The City of Nanaimo will now be paying twice as much for a new 50-foot totem pole at Maffeo Sutton Park.
Earlier this year, city councillors unanimously voted to spend $50,000 to have a totem pole by carver Noel Brown of Snuneymuxw and Kwagulth First Nations installed at Maffeo Sutton Park, and at a finance and audit committee meeting July 21, councillors agreed to double that contribution. The Nanaimo Aboriginal Centre is also providing $51,000 from Canadian Heritage, Mosaic Forest Management and Herold Engineering.
“What we’ve seen through the first half of 2021 is the design process, the discussions, the realization (of) what the welcome pole encompasses in regard to height, diameter and then location,” said Art Groot, director of facilities and parks operations, in his presentation to councillors. “And so as a result of those details being somewhat finalized, the realization is that there’s a bit of a funding shortfall.”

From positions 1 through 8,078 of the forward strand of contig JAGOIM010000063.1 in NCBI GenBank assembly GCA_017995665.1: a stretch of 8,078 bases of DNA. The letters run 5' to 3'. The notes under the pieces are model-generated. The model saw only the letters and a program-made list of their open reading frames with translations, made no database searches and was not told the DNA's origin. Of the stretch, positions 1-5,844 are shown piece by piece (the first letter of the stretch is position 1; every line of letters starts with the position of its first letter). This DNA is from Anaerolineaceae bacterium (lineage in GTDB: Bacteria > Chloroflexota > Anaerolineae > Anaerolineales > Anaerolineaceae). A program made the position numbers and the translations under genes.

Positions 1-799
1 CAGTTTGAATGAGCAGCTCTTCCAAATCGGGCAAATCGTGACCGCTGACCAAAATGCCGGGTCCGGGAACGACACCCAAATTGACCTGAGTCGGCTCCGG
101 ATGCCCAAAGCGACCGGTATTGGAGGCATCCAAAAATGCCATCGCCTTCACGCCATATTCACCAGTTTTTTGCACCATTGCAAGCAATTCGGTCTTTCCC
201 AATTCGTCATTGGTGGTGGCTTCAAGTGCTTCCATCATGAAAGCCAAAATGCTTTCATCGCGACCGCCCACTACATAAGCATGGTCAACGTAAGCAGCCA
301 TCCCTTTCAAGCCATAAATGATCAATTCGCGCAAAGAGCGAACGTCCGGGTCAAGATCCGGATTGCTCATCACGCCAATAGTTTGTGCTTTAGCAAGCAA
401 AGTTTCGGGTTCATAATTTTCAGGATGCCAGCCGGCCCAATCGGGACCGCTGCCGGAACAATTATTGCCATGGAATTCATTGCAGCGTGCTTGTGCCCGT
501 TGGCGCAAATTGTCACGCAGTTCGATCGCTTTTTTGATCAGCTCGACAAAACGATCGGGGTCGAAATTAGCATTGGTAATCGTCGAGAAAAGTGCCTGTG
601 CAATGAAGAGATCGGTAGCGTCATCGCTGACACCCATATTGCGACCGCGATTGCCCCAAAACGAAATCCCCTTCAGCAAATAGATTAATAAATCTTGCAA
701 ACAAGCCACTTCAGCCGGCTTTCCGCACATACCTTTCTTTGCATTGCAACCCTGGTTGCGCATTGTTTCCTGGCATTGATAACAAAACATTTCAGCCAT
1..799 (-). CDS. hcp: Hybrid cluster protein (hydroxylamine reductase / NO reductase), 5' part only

According to a city report, the additional $50,000 is needed to cover the custom construction of the pole’s base, the raising and installation of the pole and “contingency items.” The cost is based on pricing from local construction firms.
At the meeting, councillors also agreed with Groot’s recommendation to have the totem pole installed at the park’s Spirit Square, the current location of the sculpture Breaching Orca by artist Carl Sean McMahon. The staff report said Breaching Orca will be moved, possibly to Neck Point Park.
After some discussion about funding sources, councillors agreed to direct $50,000 from the Strategic Infrastructure Reserve toward the project.
“I’m happy to support it, recognizing that it’s an additional cost that we did not originally anticipate, but I think well worthwhile,” Coun. Ian Thorpe said.
Mayor Leonard Krog said he’s “quite excited” to see the pole go up.
“Fifty thousand dollars to any individual in Nanaimo is a lot of money. It’s not a lot of money, however, in the context of our total budget,” he said. “But the value we receive from this in terms of the necessary goodwill and the work towards reconciliation, I think, far outweighs any monetary cost.”
The pole was originally planned to be unveiled on June 21 to coincide with National Indigenous Peoples’ Day. The report said the goal is now for the pole to be raised in September.